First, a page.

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PHYS 106 Fall 2016

Homework 7 Due: Thursday, 8 Dec 2016

When you do a calculation, show all your steps. Do not just give an answer.

7.1 (a) We understand why there is a high tide on the side of the Earth facing the Moon, but why
is there a high tide on the opposite side of the Earth at the same time?
(b) What causes the high tides to actually be ahead of the Moon as shown in Fig. 4.12, p. 97 in
text?
(c) Using Fig. 4.16 on p. 100, explain why there is a force from the Earth on the Moon which
caused the Moon to slow its rotation and become “tidally locked” with the same side facing the
Earth at all times as it is today.

7.2 How does the nebular/planetesimal theory of planet formation account for many of the
craters on solid surfaces of moons and planets in our solar system?

7.3 (was 6.6) Highway surfaces develop potholes over time.


(a) How can you use the number of potholes as an indication of the "age" of the paving?
(b) How is this similar to using craters to estimate the age of solid surfaces in our solar system?
(c) How is this different from using craters to estimate the age of solid surfaces in our solar
system?

7.4 (a) Explain what a “hot Jupiter” is.


(b) Why does our theory of the formation of our Solar System have trouble explaining the many
“hot Jupiters” that we found in planetary systems outside our own?
(c) Now that we have found that they are common in planetary systems outside our own, how do
we think they were formed?
(d) If we don’t think they are very likely, why were “hot Jupiters” the most common exoplanets
initially found?

7.5 Answer the 5 questions in the Reading Astronomy News section (p. 194 in Ch. 7) in our text.

7.6 Why were the 4 giant planets able to collect massive gaseous atmospheres, but terrestrial
planets were not?

7.7 Exoplanets & Kepler #38, p. 197, in your textbook (Kay et al., 21st Century Astro, 5th Ed).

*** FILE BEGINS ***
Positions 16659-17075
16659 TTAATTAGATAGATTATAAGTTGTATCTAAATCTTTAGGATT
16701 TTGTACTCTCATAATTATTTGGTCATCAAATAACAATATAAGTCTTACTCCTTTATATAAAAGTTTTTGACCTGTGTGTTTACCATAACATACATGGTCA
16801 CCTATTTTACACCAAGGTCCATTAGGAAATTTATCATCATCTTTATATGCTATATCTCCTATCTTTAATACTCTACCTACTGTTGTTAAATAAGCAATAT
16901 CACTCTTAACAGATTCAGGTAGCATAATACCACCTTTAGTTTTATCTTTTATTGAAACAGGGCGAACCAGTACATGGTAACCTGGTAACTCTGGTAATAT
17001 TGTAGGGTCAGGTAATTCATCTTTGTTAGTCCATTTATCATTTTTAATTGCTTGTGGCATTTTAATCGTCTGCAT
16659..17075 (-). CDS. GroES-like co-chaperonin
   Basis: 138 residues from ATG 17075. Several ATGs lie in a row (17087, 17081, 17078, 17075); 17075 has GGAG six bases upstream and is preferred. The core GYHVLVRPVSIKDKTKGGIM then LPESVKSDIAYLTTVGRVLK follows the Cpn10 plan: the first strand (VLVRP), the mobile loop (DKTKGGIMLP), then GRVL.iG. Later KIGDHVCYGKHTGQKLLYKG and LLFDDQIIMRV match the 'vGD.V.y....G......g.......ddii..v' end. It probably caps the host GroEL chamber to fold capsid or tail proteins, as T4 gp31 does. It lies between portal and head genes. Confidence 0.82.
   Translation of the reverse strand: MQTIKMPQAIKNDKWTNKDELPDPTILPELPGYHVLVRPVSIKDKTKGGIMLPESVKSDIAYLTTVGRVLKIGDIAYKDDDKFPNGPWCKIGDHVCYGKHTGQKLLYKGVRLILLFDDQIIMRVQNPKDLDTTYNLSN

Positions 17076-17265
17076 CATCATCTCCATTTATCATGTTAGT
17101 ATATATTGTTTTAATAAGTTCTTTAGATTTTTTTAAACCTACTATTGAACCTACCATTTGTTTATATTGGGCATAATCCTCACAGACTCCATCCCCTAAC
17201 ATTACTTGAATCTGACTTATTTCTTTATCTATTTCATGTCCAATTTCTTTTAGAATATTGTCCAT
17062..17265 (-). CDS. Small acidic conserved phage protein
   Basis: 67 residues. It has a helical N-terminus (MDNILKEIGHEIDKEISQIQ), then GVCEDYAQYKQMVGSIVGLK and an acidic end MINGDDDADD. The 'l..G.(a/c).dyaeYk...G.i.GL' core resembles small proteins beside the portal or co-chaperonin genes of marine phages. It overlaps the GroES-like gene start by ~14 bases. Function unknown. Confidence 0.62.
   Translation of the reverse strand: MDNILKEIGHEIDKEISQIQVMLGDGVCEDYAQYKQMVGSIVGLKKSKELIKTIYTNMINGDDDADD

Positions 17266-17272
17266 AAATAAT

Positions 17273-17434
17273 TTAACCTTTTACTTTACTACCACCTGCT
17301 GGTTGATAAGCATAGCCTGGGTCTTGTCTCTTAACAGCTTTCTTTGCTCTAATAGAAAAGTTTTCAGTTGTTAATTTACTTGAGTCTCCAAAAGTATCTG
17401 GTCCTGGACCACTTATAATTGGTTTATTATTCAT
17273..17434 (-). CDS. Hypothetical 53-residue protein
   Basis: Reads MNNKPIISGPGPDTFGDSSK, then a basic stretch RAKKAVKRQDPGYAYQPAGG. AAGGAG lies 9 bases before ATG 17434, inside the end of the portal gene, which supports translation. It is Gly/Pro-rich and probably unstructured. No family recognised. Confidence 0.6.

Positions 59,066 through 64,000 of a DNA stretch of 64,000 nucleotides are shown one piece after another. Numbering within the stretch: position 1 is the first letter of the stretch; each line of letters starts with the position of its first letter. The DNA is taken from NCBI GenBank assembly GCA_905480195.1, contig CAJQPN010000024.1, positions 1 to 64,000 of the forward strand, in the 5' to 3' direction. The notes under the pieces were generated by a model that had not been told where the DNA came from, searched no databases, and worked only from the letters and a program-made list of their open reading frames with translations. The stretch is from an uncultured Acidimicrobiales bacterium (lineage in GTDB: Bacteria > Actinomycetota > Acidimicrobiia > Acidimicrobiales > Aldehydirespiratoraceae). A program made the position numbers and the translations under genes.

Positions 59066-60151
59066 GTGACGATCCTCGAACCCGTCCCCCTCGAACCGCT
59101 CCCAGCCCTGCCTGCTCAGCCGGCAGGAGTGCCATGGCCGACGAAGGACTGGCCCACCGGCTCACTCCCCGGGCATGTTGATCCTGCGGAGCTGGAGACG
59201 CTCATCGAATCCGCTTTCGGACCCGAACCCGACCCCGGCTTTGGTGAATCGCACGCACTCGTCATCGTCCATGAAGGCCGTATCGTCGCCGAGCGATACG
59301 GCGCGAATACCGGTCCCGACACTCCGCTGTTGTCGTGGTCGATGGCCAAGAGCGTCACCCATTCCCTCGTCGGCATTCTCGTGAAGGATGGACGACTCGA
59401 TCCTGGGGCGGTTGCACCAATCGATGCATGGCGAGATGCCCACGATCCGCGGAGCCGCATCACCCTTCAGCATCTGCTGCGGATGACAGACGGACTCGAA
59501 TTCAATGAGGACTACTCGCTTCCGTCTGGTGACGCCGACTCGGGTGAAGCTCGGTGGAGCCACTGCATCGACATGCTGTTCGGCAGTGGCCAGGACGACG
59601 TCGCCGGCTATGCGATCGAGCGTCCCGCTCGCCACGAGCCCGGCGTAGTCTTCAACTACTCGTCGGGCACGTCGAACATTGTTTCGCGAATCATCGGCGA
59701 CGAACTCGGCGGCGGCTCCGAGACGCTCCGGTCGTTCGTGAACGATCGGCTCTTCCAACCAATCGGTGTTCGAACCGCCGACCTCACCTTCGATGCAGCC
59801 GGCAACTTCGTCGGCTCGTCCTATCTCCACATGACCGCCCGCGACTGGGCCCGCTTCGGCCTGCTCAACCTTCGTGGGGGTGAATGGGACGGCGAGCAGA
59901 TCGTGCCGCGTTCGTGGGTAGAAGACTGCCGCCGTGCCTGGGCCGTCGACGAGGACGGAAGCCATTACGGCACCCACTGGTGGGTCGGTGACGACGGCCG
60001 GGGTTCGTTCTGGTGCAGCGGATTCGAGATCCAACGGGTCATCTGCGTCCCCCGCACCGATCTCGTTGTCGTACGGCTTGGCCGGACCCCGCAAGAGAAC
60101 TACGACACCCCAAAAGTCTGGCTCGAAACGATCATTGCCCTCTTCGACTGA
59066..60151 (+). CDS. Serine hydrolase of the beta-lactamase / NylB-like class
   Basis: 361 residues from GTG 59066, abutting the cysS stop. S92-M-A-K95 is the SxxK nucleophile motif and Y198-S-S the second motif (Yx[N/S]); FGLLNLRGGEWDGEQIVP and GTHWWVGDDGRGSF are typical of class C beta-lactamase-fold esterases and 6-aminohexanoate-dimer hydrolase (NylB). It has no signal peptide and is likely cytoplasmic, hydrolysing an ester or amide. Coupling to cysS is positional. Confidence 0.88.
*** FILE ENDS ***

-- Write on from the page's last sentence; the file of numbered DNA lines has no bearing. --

Call the planets, 1-Red, 2-Blue, and 3-Brown.

7.8 The Earth’s interior is hot compared to its surface, and it loses heat only at the surface. At the
top of p. 212 in the “Working It Out” box, a formula showing how the rate at which the energy
of a planet is lost is related to its radius. (a) Briefly summarize this derivation. (b) How much
faster would we expect the Moon to lose its energy compared to the Earth?

7.9 (a) How do we know that the Earth has a liquid core?
(b) Why is the inner core solid even though it is hotter than the outer liquid core?

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7.10 (a) Mauna Loa is considered the "monarch of mountains." It is the largest volcano and the
largest single mountain of any kind on Earth. It is 97 kilometers (60 miles) long, 48 kilometers
(30 miles) wide, and rises about 8,742 meters (28,680 feet) from its base on the sea floor.
Calculate what fraction of the Earth's diameter the volcano is.
(b) Find out the diameter of Olympus Mons on Mars. Calculate what fraction of the diameter of
Mars Olympus Mons is.
(c) Which planet has relatively larger volcanoes (based on your calculation -- Show your work.)?
(d) Mount Hood (a composite volcano) is fairly tall and steep, but the Hawaiian islands and
Olympus Mons (http://quest.arc.nasa.gov/mars/teachers/tg/program2/xolympus.gif) are low and
shallow.
What makes the shapes of Mount Hood and Olympus Mons differ as described above?
7.11 Look at the images of the Hawaiian islands located at:
http://en.wikipedia.org/wiki/Image:Hawaiianislandchain_USGS.png
and look at this flash animation of Hawaii’s formation:
http://education.sdsc.edu/optiputer/flash/hotSpots.htm
(a) Why is there a chain of islands formed instead of a single island?
(b) What direction does the tectonic plate that Hawaii is on move? How do you know?
(c) Which Hawaiian island is oldest? How do you know?
(d) What about the animation is most unrealistic?

7.12 The magnetic fields of the planets (and Pluto!) are:


Mercury Venus Earth Mars Jupiter Saturn Uranus Neptune Pluto
Mag. Field 0.006 0 1 0 19,519 578 47.9 27 0
Note 1: Since the value for Earth’s magnetic field is given as “1,” all of the others are given
as a multiple of the Earth’s. These data are from Nick Strobel’s Astronomy Notes, which was
last updated in 2001 using data from the NSSDC website.
Note 2: NSSDC gives strength in #gauss × Rplanet3, where Rplanet is the radius of the planet and
the Earth's magnetic field strength = 0.3076 gauss × Rplanet3 = 7.981× 1010 gauss.

(a) Pick a planet and look up a more recent value for the magnetic field. Give the name of the
planet, the value (with units), the url at which you found the info, and the date at which it was
updated. If you cannot find a more recent value, list the urls of at least 3 websites that you
checked.
(b) Compare the values. Can you conclude that having a magnetic field is
a terrestrial or jovian characteristic or neither?
(c) Explain your choice in (b).

7.13 Given that Ceres' mass is 1.3 x 1025 grams and its radius is 1.1 x 108 cm, what is its average
density? Does this indicate that Ceres has a large iron core like the Earth? Why or why not?
Helpful info: density = mass/volume
volume of a sphere is (4/3)*pi*R3

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